Friday, February 18, 2005

NCATE story catches fire

A big thank-you to all the education bloggers who linked to my story about the politicization of teacher certification (Totalitarian Shadows). The many blogger links triggered an avalanche of visitors to my site. Maybe a critical mass is building that could put an end to this grave abuse of ed school accreditation powers.

You can read the NCATE document here. The relevant passage can be found under "ASSESSING DISPOSITIONS."

The entire passage reads:

In many instances, teams describe a unit using a standardized instrument that measures dispositions such as punctuality, dress, observation of rules and regulations, etc. While these are important aspects of professional behavior and units may assess these, unit assessments must also reflect the dispositions identified in its conceptual framework and in professional and state standards. Often team reports do not indicate any connection between dispositions specified in the conceptual framework and dispositions that are assessed. For example, if the unit has described its vision for teacher preparation as "Teachers as agents of change" and has indicated that a commitment to social justice is one disposition it expects of teachers who can become agents of change, then it is expected that unit assessments include some measure of a candidate’s commitment to social justice. If assessments do not exist, this should be stated in the report under Standard 1 and an area for improvement should be cited.

NCATE claims to have been given its powers by the U.S. Secretary of Education. Judging by the date of the publication this authority dates back to the Clinton era.

Maybe the current ed department head should pay some attention.

NCATE imposes a lot of highly questionable requirements on ed schools that I would like to address in a future post. These questionable requirements deal primarily with what is termed "best practices" and a deterministic conception of skin color.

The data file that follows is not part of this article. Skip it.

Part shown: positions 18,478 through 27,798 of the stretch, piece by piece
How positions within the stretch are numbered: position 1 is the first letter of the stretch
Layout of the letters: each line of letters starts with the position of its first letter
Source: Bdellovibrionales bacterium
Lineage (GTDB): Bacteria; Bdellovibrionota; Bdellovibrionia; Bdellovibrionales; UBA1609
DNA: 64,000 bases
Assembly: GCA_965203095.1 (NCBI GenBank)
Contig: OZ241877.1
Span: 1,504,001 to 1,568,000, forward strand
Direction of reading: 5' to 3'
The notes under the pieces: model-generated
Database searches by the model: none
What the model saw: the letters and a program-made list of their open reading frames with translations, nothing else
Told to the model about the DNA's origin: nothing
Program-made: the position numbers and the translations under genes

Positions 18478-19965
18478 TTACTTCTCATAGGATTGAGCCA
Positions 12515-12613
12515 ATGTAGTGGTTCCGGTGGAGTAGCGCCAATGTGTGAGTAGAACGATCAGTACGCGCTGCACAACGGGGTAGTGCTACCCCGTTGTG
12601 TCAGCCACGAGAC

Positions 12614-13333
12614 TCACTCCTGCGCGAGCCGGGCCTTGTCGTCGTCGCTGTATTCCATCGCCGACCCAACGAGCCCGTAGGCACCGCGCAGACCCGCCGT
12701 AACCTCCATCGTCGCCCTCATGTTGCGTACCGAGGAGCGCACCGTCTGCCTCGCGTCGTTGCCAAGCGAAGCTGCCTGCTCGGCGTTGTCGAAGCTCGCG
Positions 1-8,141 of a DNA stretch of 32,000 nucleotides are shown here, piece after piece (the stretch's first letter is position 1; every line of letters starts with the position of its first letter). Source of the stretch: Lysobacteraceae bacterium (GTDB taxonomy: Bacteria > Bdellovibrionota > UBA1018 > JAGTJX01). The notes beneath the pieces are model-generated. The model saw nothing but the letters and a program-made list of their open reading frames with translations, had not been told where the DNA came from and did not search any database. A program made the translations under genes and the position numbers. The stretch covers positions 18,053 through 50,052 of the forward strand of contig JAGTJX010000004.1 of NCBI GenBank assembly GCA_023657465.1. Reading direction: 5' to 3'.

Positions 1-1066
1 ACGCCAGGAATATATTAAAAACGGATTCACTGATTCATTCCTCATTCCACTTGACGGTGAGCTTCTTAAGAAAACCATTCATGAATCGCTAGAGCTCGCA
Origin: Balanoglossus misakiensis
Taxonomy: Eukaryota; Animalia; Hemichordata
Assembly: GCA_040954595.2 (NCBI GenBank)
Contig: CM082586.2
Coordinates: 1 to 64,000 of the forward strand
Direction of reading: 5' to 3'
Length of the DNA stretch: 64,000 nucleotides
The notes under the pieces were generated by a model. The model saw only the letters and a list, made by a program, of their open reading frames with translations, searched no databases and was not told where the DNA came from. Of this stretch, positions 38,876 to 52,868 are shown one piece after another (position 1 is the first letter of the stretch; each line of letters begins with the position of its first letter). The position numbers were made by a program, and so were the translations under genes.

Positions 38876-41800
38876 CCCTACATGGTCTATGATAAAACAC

See here for more on NCATE's dispositions.


Stiles said...

Isn't the correspondent stretching the meaning of "definition" quite a bit? I look at the NCATE unit standards and the glossary definition is

"Dispositions. The values, commitments, and professional ethics that influence behaviors toward students, families,
colleagues, and communities and affect student learning, motivation, and development as well as the educator’s own
professional growth. Dispositions are guided by beliefs and attitudes related to values such as caring, fairness, honesty,
responsibility, and social justice. For example, they might include a belief that all students can learn, a vision of
high and challenging standards, or a commitment to a safe and supportive learning environment."

Yes, the term social justice is included. But who would object to the example statement provided?

As I read the assessment document, NCATE is stating the obvious. If a department has identified a program criteria, it should be prepared to assess it. It doesn't read to me as an recommendation to have a litmus test.